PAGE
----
Installing WP on arch, and migrating from blogger

So I’ve migrated my blog from blogger to wordpress, with the advent of google+ this could have been a premature move, but wordpress is just *nicer*.

Some major points about this migration.

  1. From Google’s servers to my own
  2. Want to have support for multiple wordpresses
  3. WordPress gets things via FTP (eurgh)

So, point 1 and 2.

I made a directory in /srv for the numerous wordpresses, and then created a mysql database ready for the blogs (WP lets you have multiple blogs on the same database, by having different prefixes). Due to wanting to have multiple users and having the FTP features, I decided that this prefix would define the internal blog name. So for example, lets make a blog with the prefix ex.

  1. create the directory exwordpress
  2. make sure the directory is owned by the http
  3. set permissions to 775, via sudo chmod -R 775 .
  4. grab the wordpress tarball and extract
  5. configure any traffic for your blog domain to go to /srv/[wordpress directory]/exwordpress/

Load up your page, and configure the wordpress to point to your database, and voila, your basic wordpress set up is done.

Now, I wanted to import my blogger content, so on the dashboard, tools, import, blogger … ahh I need to install a plug-in. Oh, it needs ftp access to my server …

On to point 3

I used vsFTP, which required some fiddling with PAM. There is a sample config on the wiki page which works out of the box. If you want to test just ftp to your server using your virtual user credentials and try and create a temporary directory. If you can, job done.

So, I finally get the blogger content imported, which is fine, but for a few minor issues.

  • Every title, and the content, is preceded by a single “>”
    • Hey, if it is open source, I’ll see if I can find a fix …
  • tags are converted to categories
    • Which isn’t that much of an issue with the tag<->category converter

So, conversion done, just a pity that the only way to fix the conversion bug was to manually edit my posts.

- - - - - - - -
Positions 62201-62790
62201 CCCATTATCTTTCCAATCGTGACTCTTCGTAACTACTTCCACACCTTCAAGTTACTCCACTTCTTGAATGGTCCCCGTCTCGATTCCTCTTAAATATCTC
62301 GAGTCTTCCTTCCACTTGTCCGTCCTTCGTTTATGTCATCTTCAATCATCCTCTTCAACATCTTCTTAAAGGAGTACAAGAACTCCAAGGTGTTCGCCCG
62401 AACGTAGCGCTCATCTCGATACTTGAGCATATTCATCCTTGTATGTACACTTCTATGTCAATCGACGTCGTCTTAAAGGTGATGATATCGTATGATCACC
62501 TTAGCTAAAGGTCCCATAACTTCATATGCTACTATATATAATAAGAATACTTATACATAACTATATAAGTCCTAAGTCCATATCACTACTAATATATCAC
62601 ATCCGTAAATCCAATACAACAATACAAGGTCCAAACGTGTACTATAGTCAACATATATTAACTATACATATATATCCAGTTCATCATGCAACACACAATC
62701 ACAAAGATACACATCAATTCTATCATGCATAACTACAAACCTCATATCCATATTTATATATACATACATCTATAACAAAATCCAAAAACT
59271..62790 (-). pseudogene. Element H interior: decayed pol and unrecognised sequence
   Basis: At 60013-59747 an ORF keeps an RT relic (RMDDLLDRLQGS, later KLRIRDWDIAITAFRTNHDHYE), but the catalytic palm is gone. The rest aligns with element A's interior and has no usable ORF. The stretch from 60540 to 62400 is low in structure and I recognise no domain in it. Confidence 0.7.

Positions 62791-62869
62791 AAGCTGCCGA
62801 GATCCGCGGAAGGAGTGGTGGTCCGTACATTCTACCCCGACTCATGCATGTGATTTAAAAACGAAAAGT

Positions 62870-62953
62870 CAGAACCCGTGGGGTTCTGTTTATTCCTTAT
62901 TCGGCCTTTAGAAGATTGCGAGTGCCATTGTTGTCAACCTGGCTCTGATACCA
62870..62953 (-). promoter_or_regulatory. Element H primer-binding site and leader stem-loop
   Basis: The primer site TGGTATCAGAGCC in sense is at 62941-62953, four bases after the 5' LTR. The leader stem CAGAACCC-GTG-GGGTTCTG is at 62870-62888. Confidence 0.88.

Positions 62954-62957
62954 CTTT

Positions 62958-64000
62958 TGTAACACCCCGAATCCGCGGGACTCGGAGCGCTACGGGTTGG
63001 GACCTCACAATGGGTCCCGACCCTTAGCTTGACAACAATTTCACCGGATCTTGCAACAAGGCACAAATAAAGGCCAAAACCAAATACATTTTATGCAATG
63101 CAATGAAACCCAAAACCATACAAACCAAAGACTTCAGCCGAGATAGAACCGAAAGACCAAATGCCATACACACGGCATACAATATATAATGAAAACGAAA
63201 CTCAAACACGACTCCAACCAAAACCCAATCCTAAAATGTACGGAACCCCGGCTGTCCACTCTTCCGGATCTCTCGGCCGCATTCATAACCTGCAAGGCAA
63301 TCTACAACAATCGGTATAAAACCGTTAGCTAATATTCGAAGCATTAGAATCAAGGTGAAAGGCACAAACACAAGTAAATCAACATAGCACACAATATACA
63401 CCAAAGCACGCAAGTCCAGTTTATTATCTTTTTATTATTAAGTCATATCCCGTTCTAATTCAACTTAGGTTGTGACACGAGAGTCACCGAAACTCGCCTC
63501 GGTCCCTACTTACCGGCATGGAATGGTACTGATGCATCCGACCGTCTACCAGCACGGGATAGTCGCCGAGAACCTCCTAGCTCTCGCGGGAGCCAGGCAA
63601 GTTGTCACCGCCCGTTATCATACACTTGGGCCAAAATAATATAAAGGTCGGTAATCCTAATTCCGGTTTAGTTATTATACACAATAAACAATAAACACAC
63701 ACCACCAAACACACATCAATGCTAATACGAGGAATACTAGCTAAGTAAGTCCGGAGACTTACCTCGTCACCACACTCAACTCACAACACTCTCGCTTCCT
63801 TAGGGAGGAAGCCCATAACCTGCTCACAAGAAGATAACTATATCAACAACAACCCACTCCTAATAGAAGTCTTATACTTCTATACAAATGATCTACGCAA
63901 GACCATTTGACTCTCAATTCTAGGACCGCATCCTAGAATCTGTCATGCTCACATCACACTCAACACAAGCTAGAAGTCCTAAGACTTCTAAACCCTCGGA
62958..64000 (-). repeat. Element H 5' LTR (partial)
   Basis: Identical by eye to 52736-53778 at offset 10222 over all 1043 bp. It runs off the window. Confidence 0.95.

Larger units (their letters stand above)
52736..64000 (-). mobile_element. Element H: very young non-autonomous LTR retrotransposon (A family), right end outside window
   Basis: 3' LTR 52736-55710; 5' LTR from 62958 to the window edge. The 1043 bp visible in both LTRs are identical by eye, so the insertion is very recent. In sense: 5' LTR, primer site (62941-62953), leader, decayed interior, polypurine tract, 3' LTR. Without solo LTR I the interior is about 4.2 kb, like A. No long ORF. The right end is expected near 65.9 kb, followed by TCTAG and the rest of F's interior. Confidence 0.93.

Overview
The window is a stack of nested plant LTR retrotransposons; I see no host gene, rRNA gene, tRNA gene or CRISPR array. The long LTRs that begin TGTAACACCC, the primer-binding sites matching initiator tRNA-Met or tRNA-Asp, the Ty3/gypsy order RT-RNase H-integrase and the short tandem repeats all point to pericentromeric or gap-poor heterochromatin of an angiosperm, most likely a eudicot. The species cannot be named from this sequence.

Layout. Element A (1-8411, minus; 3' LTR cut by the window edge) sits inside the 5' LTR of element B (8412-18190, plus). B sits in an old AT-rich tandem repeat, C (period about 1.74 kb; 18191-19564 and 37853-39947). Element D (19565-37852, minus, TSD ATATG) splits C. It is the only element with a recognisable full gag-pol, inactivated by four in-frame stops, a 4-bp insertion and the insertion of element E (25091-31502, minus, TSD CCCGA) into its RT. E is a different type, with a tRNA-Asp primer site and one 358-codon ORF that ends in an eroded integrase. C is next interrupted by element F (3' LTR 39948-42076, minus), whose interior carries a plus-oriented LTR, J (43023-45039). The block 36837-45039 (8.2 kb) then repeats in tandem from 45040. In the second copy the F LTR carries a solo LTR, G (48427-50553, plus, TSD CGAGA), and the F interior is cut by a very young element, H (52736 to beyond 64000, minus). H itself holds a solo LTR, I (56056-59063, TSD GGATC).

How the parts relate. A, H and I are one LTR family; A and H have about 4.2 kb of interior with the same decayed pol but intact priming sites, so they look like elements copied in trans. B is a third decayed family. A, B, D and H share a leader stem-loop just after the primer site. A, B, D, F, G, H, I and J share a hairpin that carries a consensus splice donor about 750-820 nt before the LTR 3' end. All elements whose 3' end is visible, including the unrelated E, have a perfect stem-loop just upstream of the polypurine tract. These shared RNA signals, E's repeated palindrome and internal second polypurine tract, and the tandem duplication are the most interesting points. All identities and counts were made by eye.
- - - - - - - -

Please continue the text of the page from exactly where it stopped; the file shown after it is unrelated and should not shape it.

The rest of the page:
Rails 3 and lighttpd

This was performed on Archlinux with lighttpd 1.4.28 and rails 3.0.3


Required packages:

  • lighttpd,
  • fcgi,
  • ruby,
  • and their dependencies…


Ruby Setup

Required gems:

  • fcgi,
  • bundler

(if you are behind a proxy, the magic gem command is :

# gem install GEM -r -p "http://[PROXY_URL]:[PROXY_PORT]"


Once you have that you need to create a “dispatch.fcgi” script to do all the rails magic. I found an example one at .


require 'rubygems'require 'fcgi'

require_relative '../config/environment'

class Rack::PathInfoRewriter  

  def initialize(app)    
    @app = app  

  def call(env)    
    parts = env['REQUEST_URI'].split('?')    
    env['PATH_INFO'] = parts[0]    
    env['QUERY_STRING'] = parts[1].to_s  

Running a “bundle install” from your app root will make sure all the necessary gems are available for local use. Follow these instructions and run “ruby public/dispatch.fcgi”, if you get no errors, voila!

Lighttpd Setup

Now, to set up lighttpd you need to merge this with your config:

server.modules   += ( "mod_fastcgi", "mod_rewrite" )

$HTTP["host"] == "localhost" {        

  server.document-root       =   "/path/to/your/app/public/"

  server.dir-listing         =   "disable"        
  server.error-handler-404   =   "/dispatch.fcgi"

  fastcgi.server             =   ( 
                                   ".fcgi" => ( 
                                     "localhost" => (
                                       "min-procs" => 1,
                                       "max-procs" => 1,
                                       "socket" => "/tmp/ruby-beholder.socket",                
                                       "bin-path" => "/path/to/your/app/public/dispatch.fcgi",                
                                       "bin-environment" => ( "RAILS_ENV" => "development" )        

A quick “sudo /etc/rc.d/lighttpd restart” and a check of the error logs will tell you if it has worked

Battery Monitor – rbatmon

I use a rather spartan windowing manager called awesome in all of my machines. This has been a fine setup until I used it on my netbook due to one small issue, battery monitors.

On my desktop machines and the laptop I use gkrellm to monitor cpu and memory and for the laptop it has a handy battery usage label. With the netbook however, screen real estate is quite valuable, so I opted for finding something to sit in the system tray.

After a quick look it seems there was nothing which was lightweight or simple or not requiring me to install the entirety of gnome.

In the end I made my own called rbatmon, then packaged it up for use in the AUR. If you have a substandard flavour of linux, not to worry, You can grab the script from my githib page here.

The most interesting challenge of this was building a package for the first time. There is a great package for Archlinux called abs (available on pacman) which fills /usr/share/pacman with some example PKGBUILDS for standard sources of gettings code from VCS’s.

Page on my site regarding this is here.

AUR page is here.